Vitalik Buterin, inventor of the Ethereum blockchain, said he won’t get a tax write-off after donating more than 50 trillion of the joke coin Shiba Inu to the India Covid Crypto Relief Fund.
Because Shiba Inu, a meta play on the ridiculousness of Doge Coin, has been incredibly volatile lately, the value of Buterin’s donation has fluctuated wildly. At one point it was worth about $2 billion, then fell to around $800 million.
Buterin said in an interview that he’s taxed as a citizen of Singapore, whose rules are “significantly cleaner than in the U.S. or Canada.” He’s not eligible for a write-off, he said. Ethereum, the world’s most-used blockchain, was invented by Buterin in 2013 and built by him and a group of co-founders including Gavin Wood, Joe Lubin and Mihai Alisie.
Last week was a wild ride in the cryptocurrency world, which is saying something. Buterin’s gift and Shiba Inu’s ups and downs drowned out activity in the rest of the market. Tesla Inc. chief Elon Musk roiled prices of Bitcoin after announcing that the company would no longer accept it as a form of payment for cars due to environmental concerns. That was just a few days after the billionaire’s appearance on “Saturday Night Live,” where he joked that Dogecoin was a “hustle,” and sent prices tumbling.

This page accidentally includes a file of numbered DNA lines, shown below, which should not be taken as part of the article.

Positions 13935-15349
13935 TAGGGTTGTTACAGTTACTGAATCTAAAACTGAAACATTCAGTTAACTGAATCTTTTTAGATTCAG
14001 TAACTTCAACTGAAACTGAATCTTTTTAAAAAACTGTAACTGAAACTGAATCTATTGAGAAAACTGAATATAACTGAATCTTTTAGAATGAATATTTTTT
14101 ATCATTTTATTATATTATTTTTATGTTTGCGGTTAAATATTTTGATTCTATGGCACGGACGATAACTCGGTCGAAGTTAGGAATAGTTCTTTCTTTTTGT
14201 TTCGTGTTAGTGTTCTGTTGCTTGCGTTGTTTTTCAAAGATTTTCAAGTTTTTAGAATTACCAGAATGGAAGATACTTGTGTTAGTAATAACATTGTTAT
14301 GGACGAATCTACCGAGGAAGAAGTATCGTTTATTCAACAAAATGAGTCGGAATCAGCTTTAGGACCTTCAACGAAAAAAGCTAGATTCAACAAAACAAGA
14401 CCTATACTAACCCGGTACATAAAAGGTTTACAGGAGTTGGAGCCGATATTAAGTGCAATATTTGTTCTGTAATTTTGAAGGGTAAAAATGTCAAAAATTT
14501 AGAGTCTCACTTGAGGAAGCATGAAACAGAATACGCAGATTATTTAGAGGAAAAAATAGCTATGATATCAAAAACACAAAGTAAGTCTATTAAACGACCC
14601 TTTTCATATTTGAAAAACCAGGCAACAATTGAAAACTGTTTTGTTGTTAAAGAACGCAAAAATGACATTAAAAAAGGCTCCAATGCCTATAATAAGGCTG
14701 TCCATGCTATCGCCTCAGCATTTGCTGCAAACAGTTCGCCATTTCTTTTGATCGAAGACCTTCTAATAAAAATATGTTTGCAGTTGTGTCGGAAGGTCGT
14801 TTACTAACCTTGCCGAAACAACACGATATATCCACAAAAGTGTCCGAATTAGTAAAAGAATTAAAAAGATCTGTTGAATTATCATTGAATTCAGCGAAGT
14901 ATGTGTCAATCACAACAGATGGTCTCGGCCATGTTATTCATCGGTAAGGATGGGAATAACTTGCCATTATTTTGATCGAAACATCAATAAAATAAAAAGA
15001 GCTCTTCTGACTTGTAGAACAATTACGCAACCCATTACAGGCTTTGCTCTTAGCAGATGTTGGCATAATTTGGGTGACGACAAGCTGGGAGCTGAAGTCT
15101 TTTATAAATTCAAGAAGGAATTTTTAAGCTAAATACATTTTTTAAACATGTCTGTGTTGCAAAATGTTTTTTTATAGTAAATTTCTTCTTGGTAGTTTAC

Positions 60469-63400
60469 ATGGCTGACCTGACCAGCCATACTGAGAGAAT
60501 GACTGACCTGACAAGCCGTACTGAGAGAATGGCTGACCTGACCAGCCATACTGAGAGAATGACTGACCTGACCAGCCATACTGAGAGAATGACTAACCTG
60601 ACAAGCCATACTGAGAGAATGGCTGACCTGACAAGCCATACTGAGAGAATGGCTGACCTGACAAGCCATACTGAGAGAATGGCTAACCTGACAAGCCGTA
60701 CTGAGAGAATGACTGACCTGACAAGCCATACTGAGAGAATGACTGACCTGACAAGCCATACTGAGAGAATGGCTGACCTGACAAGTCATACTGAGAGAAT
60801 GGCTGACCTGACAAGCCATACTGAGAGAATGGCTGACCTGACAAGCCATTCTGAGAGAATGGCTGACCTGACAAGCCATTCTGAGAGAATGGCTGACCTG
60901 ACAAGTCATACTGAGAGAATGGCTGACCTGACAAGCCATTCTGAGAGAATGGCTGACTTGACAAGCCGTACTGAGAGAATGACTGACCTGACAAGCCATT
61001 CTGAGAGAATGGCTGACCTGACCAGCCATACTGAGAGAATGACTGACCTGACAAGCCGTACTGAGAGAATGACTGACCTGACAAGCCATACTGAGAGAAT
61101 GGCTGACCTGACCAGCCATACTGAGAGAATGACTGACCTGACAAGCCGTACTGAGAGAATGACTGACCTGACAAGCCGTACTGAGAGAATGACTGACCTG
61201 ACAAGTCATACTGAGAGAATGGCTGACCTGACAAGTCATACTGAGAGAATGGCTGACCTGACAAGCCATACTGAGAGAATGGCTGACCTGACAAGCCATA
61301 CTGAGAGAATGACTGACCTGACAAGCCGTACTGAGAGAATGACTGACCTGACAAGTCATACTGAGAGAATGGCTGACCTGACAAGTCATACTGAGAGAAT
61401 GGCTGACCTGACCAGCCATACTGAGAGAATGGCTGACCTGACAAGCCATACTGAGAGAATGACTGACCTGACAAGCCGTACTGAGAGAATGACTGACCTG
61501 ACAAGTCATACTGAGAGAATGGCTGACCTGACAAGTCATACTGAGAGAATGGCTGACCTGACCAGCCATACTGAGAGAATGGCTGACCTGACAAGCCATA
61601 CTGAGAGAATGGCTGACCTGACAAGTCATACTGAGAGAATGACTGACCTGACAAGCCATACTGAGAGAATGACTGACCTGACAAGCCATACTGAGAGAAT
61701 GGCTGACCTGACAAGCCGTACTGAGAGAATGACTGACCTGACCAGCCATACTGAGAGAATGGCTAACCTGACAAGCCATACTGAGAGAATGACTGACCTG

The Shiba Inu saga began when the creators of the currency sent Buterin trillions of the coins without his permission. The implication might have been that the Shiba Inu creators believed Buterin wouldn’t sell, ensuring a type of supply guarantee. Buterin had other ideas, he said.
“Realistically, if these coin projects wanted to avoid a person who would sell a large supply, they should’ve just not issued these coins,” he said. “I don’t know what they were doing issuing those coins to me.”
In all, Buterin said he was “pleasantly impressed” by how the wider cryptocurrency world handled the Shiba Inu incident.
“They were much less upset by it than I expected,” he said.